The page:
Great tasting beef…
..produced slowly using a system that minimises our impact on the environment, maximises the welfare of our animals and protects a beautiful piece of Bedfordshire. That’s the ideal anyway!
Our next fresh beef
will be available in spring 2017. If you’d like us to keep you informed, please contact us or why not complete the mailing list form to the right of this page or at the bottom if you’re on a mobile device; we’ll send information including dates as soon as we have them?
When a beast’s ready for the butchers, he goes off to be killed at Evans, Marston Moretaine, Beds and then currently the sides of beef (the two halves of the carcase) go to Franklins at Thorncote near Sandy, to be hung for about a month. In the mean time, we contact all our customers to request orders. The beef is expertly cut and packed to customers’ specification by Adrian and Geoff at Franklyn’s and on a prearranged date customers collect from us or we can deliver locally.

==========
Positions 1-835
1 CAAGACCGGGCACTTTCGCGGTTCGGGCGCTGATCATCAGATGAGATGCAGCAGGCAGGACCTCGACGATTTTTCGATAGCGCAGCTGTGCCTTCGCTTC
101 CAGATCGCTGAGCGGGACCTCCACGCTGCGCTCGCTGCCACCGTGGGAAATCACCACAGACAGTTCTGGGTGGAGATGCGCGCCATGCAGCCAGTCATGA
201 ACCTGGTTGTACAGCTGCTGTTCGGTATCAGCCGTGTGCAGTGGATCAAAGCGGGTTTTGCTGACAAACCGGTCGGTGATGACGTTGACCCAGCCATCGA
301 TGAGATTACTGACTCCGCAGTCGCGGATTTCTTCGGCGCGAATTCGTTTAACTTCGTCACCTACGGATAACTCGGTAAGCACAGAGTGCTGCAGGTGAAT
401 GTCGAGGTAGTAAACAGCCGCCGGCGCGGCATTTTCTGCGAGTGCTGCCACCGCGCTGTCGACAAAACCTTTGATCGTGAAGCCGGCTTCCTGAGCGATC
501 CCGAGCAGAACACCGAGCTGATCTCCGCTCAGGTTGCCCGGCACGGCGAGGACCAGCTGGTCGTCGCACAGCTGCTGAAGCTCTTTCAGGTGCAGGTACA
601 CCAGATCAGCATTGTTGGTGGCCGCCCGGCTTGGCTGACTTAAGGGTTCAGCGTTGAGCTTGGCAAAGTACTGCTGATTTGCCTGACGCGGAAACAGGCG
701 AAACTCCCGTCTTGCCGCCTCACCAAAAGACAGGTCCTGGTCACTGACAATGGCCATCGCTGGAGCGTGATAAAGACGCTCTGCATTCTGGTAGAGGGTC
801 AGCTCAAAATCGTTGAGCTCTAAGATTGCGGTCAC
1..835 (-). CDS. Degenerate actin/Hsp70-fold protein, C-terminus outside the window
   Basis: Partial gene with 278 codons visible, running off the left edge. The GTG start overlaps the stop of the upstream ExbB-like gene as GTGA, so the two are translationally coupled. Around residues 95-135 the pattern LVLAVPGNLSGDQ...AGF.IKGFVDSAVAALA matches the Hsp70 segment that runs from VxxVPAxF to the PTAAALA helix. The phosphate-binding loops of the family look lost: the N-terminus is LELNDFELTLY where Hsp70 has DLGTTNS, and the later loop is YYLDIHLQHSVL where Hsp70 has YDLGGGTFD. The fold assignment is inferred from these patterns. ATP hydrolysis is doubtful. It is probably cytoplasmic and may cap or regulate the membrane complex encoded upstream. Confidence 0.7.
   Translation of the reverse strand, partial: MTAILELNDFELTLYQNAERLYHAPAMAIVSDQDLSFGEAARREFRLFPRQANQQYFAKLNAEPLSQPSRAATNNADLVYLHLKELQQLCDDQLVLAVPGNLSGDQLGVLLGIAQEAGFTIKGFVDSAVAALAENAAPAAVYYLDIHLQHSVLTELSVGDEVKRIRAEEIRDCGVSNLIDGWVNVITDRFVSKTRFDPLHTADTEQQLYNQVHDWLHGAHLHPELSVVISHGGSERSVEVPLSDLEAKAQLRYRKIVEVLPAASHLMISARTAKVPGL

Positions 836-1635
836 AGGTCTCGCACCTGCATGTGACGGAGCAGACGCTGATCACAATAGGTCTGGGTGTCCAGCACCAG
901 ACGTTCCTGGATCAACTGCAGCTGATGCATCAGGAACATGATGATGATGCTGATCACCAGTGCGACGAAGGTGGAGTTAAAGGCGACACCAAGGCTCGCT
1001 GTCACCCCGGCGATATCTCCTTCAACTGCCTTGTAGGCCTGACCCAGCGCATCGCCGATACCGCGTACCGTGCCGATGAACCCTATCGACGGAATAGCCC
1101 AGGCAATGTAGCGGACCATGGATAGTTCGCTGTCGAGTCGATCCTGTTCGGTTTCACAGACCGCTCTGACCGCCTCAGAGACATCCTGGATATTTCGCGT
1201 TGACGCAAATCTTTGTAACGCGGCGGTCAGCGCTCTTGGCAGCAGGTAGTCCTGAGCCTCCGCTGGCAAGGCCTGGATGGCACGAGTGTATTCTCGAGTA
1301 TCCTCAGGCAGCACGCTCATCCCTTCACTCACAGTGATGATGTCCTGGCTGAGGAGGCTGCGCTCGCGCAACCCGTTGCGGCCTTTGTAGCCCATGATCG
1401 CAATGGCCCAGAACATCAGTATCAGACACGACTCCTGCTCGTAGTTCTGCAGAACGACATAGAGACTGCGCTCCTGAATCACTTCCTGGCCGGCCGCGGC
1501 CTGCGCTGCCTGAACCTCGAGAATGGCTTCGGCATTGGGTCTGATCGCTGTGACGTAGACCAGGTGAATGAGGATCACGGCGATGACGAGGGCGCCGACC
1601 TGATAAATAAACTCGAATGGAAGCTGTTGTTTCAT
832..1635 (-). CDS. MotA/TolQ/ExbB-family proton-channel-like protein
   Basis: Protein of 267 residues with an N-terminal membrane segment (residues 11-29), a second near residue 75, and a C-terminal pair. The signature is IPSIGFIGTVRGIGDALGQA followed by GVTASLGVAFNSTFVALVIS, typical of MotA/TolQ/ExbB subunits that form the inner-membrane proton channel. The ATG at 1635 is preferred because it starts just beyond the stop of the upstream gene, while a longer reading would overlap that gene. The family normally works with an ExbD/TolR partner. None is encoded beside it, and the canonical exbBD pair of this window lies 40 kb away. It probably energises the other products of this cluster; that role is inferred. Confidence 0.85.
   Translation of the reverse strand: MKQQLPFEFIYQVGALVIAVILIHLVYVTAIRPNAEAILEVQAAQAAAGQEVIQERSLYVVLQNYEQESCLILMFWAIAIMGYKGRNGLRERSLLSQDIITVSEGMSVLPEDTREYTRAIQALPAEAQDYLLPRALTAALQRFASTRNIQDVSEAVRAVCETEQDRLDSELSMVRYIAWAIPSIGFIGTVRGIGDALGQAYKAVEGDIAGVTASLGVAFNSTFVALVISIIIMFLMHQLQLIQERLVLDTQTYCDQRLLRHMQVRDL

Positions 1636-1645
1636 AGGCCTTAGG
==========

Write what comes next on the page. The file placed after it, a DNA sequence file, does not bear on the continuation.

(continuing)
If you need advice about anything beef-related (you could try us on other matters but the accuracy of our responses might vary), please talk to us – we know a fair amount about the multitude of cuts available and how to cook them, now that we’ve been doing this for over ten years. If we don’t know, we’ll do whatever we can to find an answer for you.
Beef prices (November 2016)
Topside joint – £14.25/kg
Silverside joint – £12.25/kg
Rump steak – £18.50/kg
Fillet steak – £45/kg
Sirloin steak – £26/kg
Rib of beef – £18.50/kg